Now is Mortimer lord of this city. And here, sitting
upon London-stone, I charge and command that, of the
city's cost, the pissing-conduit run nothing but
claret wine this first year of our reign. And now
henceforward it shall be treason for any that calls
me other than Lord Mortimer.
(Act 4, Scene 6)

In 1598, John Stow's famous "Survey of London" described how the Stone often got in the way of everyday life in London.  "If carts do run against it through negligence, the wheels be broken, and the stone itself unshaken."  It is perhaps at least partly due to these collisions that the Stone gradually became smaller over the years.  John Strype, in the 1720 version of his "Survey of the Cities of London and Westminster" commented that "this stone before the Fire of London, was much worn away, and as it were but a stump remaining.  But it is now for the Preservation of it cased over with a new Stone handsomely wrought, out hollow underneath so as the old Stone may be seen, the new one being over it, to shelter and defend the old venerable one" (Book 2, Chapter 13, p.200, paragraph 9)

After the Great Fire of 1666, Christopher Wren witnessed the Stone's foundation being excavated during the rebuilding of St Swithin's Church in 1678.  From what he saw, Wren speculated that the Stone was part of a larger Roman structure.  It is indeed possible that this is the origin of the Stone, as archaeologists excavating the site after the Second World War found evidence of a Roman street running along the line of the present Cannon Street.
This image of St Swithin's, Cannon Street, shows the London Stone set into the wall beneath the largest window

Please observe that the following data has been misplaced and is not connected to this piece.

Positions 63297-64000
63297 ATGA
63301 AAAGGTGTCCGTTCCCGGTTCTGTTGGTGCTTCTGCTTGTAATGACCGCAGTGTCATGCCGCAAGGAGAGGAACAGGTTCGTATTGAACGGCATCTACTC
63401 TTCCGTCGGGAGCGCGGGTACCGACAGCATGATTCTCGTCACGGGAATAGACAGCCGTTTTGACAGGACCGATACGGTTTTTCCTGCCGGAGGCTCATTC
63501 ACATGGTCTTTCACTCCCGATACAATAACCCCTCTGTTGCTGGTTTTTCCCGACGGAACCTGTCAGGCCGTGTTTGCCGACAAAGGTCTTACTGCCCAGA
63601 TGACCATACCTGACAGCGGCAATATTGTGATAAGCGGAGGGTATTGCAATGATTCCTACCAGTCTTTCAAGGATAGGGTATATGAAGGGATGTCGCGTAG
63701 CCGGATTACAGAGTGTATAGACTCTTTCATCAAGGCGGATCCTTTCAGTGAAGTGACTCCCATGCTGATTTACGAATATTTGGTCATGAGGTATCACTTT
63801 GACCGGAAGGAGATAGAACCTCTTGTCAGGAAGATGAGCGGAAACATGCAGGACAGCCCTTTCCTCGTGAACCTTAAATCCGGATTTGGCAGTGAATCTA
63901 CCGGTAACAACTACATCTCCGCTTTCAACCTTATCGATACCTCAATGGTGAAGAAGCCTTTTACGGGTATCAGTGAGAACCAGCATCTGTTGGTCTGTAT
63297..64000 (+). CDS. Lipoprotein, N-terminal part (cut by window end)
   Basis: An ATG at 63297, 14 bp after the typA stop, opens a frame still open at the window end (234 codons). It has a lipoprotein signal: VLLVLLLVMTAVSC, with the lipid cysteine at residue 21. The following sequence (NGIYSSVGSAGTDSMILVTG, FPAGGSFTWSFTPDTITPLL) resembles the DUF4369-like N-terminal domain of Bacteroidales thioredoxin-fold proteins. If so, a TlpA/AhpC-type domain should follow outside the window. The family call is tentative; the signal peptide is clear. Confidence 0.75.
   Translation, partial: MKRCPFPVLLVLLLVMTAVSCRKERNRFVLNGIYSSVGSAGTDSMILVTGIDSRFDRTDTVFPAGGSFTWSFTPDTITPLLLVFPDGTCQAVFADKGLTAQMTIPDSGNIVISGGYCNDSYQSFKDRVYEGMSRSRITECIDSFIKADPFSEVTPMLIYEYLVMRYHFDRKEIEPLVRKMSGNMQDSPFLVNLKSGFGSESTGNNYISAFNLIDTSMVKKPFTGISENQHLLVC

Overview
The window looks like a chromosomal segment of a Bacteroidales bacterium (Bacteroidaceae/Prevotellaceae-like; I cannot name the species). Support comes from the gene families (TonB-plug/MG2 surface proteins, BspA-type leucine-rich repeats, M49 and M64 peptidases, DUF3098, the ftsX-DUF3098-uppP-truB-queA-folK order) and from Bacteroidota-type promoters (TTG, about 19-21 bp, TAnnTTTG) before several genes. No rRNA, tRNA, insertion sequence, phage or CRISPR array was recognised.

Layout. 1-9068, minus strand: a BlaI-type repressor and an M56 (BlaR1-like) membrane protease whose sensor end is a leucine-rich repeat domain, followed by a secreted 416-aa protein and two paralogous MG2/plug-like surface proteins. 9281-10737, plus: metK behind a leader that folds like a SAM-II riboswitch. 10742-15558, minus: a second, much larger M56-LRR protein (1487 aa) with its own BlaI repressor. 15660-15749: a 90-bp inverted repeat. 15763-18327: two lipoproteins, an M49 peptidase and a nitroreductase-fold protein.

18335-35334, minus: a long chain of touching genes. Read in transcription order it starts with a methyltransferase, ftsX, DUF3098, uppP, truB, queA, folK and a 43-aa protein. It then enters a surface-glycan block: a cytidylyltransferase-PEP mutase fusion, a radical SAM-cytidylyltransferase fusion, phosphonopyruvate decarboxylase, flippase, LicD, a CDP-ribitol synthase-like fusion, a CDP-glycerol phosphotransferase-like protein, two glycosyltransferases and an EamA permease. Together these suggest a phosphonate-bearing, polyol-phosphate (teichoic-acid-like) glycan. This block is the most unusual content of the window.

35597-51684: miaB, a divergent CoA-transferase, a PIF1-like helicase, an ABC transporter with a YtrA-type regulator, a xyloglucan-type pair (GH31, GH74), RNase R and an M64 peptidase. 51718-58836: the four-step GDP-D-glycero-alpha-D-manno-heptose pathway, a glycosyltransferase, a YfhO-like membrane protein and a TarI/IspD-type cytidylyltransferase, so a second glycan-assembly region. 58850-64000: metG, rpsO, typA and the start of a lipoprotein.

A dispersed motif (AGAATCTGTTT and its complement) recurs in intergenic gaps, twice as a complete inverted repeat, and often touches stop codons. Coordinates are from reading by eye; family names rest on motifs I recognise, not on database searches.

As London grew and became even busier, the Stone's location in the middle of Cannon Street started to become problematic.  Despite it being protected by the new stone casing that Strype describes, the Stone was hazardous to traffic (as Stow had described in 1598) and was moved on more than one occasion, first in 1742 and again in 1798 when it was set into the wall of the nearby St Swithin's church.  A grille was put in place in front of the Stone in the 19th Century for protection.  This might have been how the Stone would have remained until the present day, but during the Second World War St Swithin's was hit during an air raid and completely gutted.

The Stone was not destroyed and it was preserved in the ruins of St Swithin's until the church was demolished in 1961-2.  Following this, the Stone was installed in its present position in a rather gloomy building that was erected on the site of St Swithin's. The grey concrete does not seem fitting for an artefact with such a colourful history.

It's impossible to prove very much about the London Stone.  For centuries it has puzzled and enthralled Londoners and it's possible that somewhere amid the all the rumours there may be some grains of truth about its origins and purpose.  Even today, when the future of the building that houses it is called into question, furious debates take place about what should happen to the Stone.  Whatever it really is, the London Stone has been part of the fabric of London for a very long time and will very likely continue to inspire stories, legends and tales in years to come.

Tuesday, 3 December 2013

Book review: The Pantomime Life of Joseph Grimaldi by Andrew McConnell Stott